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May 11, 2005 | South Carolina Headlines


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Hart Smart Living by Hart Oldenburg
Jimmy Moore
April 24, 2005

I have to admit I am very skeptical of any book about health these days because you just can't trust most of them to give you good, sound advice about how you should eat and live.  And when I received my autographed copy of the book "Hart Smart Living" by a man named Hart Oldenburg, I already had my mind made up that I would cautiously heed any so-called "advice" he would give me about improving my own health.

Well, I can tell you I was pleasantly surprised by what I read.  His matter-of-fact style and innocent ignorance of basic writing skills gave the book an authenticity rarely seen in books of this genre.  It was a refreshing change of pace I did not expect, but enjoyed for its anarchist-mentality towards the health industry.

As an 80-something year old, German-born, Canadian-living, former traveling salesman turned "reluctant writer," Oldenburg makes no scientific claims in his book and describes himself as a "layman" in this debate about health. 

His main concern is with the alleged health "experts" who espouse a vegetarian diet through the food pyramid.  Interestingly, he blames the obesity problem in North America on pasta, but he also points the finger at the health food industry which is ironically owned by most of the major food manufacturers as well.

If you read this book, then be prepared for 69 chapters in 166 pages.  In fact, Oldenburg wrote his book like it was his very own blog on the Internet with just a few short paragraphs of random ramblings in most of the chapters.

And if the short chapters don't get you, then his profanity-laden writing style most certainly will.  I assume this is the way Oldenburg talks, so it probably doesn't even phase him in the least.  A self-proclaimed "devout agnostic," Oldenburg does make a few valid health points that I most certainly agree with him about.

Besides being critical of health studies by so-called experts and the food pyramid, Oldenburg also believes North Americans eat too much fast food, drink too many sodas and consume too much white flour and sugar.  He says, "Common sense tells me that the recommended overdosing on carbohydrates is the root cause of obesity."  I couldn't have said it better myself.

This fellow Capricorn also advocates regular exercise as part of healthy living, especially his favorite game of golf which he devotes several pages to in the book.  And he should know being an active senior citizen debunking every health myth ever created by man.

I had to laugh when I read that he includes plenty of his favorite beverage as part of his healthy eating lifestyle:  homemade beer!  Oldenburg says to "listen to your gut" and you can eat exactly what you need to eat to stay healthy.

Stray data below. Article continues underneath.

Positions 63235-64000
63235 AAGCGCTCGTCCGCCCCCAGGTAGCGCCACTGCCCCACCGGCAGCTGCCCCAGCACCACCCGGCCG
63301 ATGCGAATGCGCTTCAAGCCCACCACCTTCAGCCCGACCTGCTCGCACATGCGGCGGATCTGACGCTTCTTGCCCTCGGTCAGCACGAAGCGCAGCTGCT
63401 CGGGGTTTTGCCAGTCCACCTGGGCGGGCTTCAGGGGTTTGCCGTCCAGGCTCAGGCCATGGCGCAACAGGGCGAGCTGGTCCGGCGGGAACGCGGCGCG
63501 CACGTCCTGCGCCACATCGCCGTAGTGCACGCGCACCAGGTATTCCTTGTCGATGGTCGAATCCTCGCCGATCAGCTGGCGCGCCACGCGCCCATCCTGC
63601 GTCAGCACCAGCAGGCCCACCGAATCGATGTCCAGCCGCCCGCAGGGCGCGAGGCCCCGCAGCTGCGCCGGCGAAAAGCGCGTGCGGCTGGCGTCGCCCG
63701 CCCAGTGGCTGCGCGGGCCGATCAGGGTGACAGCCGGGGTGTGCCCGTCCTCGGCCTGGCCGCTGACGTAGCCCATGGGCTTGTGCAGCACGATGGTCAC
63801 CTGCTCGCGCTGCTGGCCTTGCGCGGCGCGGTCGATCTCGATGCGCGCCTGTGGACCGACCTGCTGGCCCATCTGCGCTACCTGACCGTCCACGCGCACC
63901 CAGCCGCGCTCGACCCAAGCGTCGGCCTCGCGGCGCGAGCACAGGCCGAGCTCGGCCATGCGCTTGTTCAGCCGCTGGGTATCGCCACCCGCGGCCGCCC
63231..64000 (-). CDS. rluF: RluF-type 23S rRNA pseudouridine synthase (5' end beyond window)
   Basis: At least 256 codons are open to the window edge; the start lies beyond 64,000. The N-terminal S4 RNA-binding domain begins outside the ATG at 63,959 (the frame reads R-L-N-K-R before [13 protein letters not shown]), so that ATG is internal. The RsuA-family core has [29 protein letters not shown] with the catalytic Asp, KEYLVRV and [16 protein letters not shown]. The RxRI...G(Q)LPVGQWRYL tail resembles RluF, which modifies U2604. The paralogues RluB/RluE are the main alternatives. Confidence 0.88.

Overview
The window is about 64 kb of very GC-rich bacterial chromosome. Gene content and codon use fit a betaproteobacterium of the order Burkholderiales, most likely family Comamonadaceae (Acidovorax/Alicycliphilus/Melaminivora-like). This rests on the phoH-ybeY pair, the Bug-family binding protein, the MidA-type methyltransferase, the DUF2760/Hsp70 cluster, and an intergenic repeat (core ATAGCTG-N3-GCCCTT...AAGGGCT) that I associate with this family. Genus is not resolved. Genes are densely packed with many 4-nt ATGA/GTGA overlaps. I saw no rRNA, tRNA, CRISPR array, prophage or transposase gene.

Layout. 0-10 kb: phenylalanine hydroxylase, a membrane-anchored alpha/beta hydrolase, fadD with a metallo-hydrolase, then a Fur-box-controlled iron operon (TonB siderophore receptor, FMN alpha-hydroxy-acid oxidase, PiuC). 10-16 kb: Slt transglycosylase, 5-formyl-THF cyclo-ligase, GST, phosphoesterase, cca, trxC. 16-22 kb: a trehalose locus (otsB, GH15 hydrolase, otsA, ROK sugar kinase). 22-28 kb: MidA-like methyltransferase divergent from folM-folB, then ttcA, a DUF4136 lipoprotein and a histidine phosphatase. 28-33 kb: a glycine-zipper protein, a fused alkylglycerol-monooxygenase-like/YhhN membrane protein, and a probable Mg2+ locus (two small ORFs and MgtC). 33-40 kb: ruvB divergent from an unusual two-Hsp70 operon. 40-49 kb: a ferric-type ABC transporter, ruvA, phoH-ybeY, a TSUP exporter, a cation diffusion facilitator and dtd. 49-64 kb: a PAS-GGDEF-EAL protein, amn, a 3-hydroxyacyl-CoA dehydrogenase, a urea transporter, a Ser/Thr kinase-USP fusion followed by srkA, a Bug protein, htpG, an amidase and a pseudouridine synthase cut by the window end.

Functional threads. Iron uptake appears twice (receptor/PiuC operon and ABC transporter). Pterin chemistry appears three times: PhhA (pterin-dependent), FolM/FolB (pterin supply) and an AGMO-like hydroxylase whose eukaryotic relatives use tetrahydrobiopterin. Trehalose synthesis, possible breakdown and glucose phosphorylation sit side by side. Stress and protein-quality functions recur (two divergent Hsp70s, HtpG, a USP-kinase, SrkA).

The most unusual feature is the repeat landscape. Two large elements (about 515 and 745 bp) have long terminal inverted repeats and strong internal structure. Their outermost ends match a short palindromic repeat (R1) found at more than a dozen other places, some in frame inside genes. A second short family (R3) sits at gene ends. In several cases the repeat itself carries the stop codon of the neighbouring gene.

The book was borne out of a series of letters to the editor Oldenburg wrote to his local newspaper about his health ideas and his honest desire to let more people know what he thinks about the mixed messages coming from the health industry.  He brags about only going to the doctor twice since 1951 and that he never takes vitamins or prescription drugs.  Oldenburg says he doesn't worry about getting a physical check-up and believes his body has done very well without the added expenses associated with doctors and the health care industry.

Oldenburg reminds me a lot of American literature icon Henry David Thoreau who advocated a similar back-to-the-country approach to healthy living.  However, unlike Thoreau who was an excellent writer as evidenced by his masterpiece "Walden," Oldenberg has to take little breaks from time to time to go putt a few golf balls to get the writing juices flowing again.  He also allows the reader to take a break by giving them a sneak peek into his life doing whatever he was doing at the time of writing this book in a series of "Interlude" chapters. 

One interesting idea Oldenburg floats out there is for a national holly-week when nothing happens for an entire week in the media, TV, radio, press, movies, sports or churches.  Wouldn't that be a refreshing week?!

He even details a few close encounters, criticisms and cheers for some famous people, including Deepak Chopra, Zsa Zsa Gabor and Cher.  He doesn't have any kind words for people who take steroids, either.  And if you are a glutton, Oldenburg blames you for heart ailments and for committing "the deadly sin" (hey, I thought this guy was an agnostic!).

All in all, Oldenburg, despite his lack of any literary prowess, conveys his message in such a way that makes you love his passion for healthy living.  Whether you agree with everything he ascribes to or not, you certainly cannot have anything but respect for a man willing to go against the grain and do it his own way.  If he lives to be 100 years old like George Burns, then I am confident he'll still be banging the drum of Hart Smart Living for everyone to follow.  I wouldn't expect anything less. 

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The problem is not carbohydrates in general it is the simple carbohyrates (mainly sucrose) that is causing all the problems. The second part of the problem is the fat laden American diet for sickness. . . .

Read the rest.

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